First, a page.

Bald Eagle's Comeback Means Bad News For Other Rare Birds
ARI SHAPIRO, HOST:
Sometimes what we call the slug for a story turns heads all day long. The slug is the short phrase that identifies a story on our show board. Well, the slug for this next piece is eagles killing other rare birds. Here's the background.
Since the 1970s, when the pesticide DDT was banned and the Endangered Species Act took effect, the American bald eagle's population has roared back from near extinction. In Maine, the eagle population has surged from a low of 40 nesting pairs to more than 700. More eagles means they need more food. So for some other struggling bird species, the eagle's success has a menacing side. Maine Public Radio's Fred Bever reports.
JOHN DRURY: See, there's one.
FRED BEVER, BYLINE: Bird tour operator and scientific researcher John Drury pilots his old lobster boat in Penobscot Bay, about 15 miles off Maine's coast. He's been visiting a stony archipelago of seabird colonies here for decades. He watches a black-headed juvenile eagle ark into the air, and two gulls rising to chase it off.
DRURY: There's one. They're after him right now. See him?
BEVER: Around the bend, a handful of great cormorants - big, dark birds with long, hooked beaks - guard their nests. And out on a nearby ledge, several more young eagles loaf and watch.
DRURY: They've moved out here to forage close to the rich, delicious birds.
BEVER: From Drury's perspective, that's a problem. Those great cormorants living under the eagles' gaze are some of the last to breed in the U.S. Once extirpated here, the great cormorants have made a comeback, too, reaching a peak of 240 nesting pairs in the early 1990s.
DRURY: And there are 40 pairs this year. And the eagles have been attacking every colony every year, pretty much.
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BEVER: About 50 miles southwest in Casco Bay, state biologist Brad Allen is documenting declines in several avian species. This day, he's looking for great blue heron.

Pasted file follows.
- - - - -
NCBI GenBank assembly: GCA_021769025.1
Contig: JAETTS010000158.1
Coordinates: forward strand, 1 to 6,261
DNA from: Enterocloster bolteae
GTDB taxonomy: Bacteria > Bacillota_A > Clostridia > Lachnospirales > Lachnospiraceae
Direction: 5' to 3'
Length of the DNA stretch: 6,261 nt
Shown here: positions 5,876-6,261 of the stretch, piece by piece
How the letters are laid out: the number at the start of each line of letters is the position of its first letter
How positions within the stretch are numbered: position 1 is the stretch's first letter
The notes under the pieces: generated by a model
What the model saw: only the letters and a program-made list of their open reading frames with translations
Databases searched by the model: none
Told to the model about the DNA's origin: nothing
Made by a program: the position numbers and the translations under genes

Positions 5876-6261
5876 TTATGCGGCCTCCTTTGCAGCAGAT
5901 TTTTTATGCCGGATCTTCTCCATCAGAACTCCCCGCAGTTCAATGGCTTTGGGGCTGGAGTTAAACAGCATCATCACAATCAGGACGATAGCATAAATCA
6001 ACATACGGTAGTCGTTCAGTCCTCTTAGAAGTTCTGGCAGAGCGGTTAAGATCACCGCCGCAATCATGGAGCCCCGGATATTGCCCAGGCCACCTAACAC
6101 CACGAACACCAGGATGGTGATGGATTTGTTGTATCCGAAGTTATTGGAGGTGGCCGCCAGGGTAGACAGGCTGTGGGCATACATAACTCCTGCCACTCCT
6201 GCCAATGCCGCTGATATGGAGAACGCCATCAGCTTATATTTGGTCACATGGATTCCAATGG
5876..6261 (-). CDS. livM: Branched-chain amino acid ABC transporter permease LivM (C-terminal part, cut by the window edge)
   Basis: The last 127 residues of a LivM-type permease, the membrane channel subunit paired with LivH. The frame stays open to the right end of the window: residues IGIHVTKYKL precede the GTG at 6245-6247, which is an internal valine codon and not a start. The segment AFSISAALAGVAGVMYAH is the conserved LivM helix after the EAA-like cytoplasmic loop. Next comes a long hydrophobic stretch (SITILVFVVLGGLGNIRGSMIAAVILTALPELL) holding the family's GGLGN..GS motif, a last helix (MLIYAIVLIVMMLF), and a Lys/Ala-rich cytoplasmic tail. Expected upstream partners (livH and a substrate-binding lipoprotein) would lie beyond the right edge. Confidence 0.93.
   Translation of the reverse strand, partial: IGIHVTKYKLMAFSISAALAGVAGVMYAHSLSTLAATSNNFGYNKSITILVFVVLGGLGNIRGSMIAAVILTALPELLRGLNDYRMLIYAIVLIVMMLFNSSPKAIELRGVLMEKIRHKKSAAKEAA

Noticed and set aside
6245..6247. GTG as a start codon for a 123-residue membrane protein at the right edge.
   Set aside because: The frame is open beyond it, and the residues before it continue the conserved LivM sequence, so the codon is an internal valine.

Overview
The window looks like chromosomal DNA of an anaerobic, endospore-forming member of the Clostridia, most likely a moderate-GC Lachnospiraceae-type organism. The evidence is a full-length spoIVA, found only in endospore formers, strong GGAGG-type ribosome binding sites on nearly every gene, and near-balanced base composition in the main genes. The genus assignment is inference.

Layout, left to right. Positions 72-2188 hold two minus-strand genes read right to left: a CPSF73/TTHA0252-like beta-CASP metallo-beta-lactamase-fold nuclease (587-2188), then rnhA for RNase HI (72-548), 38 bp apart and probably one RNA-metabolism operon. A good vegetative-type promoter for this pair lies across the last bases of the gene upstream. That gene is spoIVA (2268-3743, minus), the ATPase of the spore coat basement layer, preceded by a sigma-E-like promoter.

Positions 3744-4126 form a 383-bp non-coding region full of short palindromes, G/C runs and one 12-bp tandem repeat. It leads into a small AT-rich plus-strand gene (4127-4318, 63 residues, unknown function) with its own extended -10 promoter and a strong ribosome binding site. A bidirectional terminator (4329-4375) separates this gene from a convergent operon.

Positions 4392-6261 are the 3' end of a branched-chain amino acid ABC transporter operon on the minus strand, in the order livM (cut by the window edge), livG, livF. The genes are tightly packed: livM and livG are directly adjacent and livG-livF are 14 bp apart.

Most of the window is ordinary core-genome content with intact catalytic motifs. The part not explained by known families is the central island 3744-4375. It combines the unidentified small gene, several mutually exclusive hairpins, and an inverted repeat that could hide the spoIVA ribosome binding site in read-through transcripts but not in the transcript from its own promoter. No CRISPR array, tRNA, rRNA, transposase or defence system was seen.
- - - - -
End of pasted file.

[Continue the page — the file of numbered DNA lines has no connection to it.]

BRAD ALLEN: There's one right there.
BEVER: Is that an eagle or a great blue heron?
It's a great blue, a majestic, prehistoric-looking bird. When Allen last studied the species in the 1990s, he counted roughly 1,200 nesting pairs along the coast. Now the coastal heron population is a third of that.
ALLEN: So it's down quite a bit because, you know, we've actually witnessed some subadult bald eagles and the heron are getting in there, and it's just catastrophic.
BEVER: Allen says eagles are responding to a big drop in their traditional coastal prey - cod, salmon and other fish whose populations have been hurt by overfishing, dams and warming ocean temperatures. Seabirds face other threats, as well, but the eagles are putting real pressure on. And with their population growing around the country, it's an emerging issue for wildlife managers.
BRYAN WATTS: We are headed into a golden age for eagles. We haven't had this many eagles in the Chesapeake since colonial times.
BEVER: Bryan Watts directs The Center for Conservation Biology at Virginia's College of William and Mary. He says he can foresee a time when the issue becomes acute enough to force a new approach to eagle management.
WATTS: In terms of eagles, because of their status within our society, it's a discussion that's been put off, but ultimately we're going to have to face.
BEVER: Right now, the only real strategy to deal with rising eagle predation is to scare them off. Maine hosts the only U.S. population of Atlantic puffins, a clown-faced little avian popular with birders. During the nesting season, when the young are most vulnerable, volunteers are posted at some of their colonies here to wave off marauding eagles. But when humans aren't around, puffins, like other seabirds, may have to fend off a growing number of eagles on their own. For NPR News, I'm Fred Bever in Portland, Maine. Transcript provided by NPR, Copyright NPR.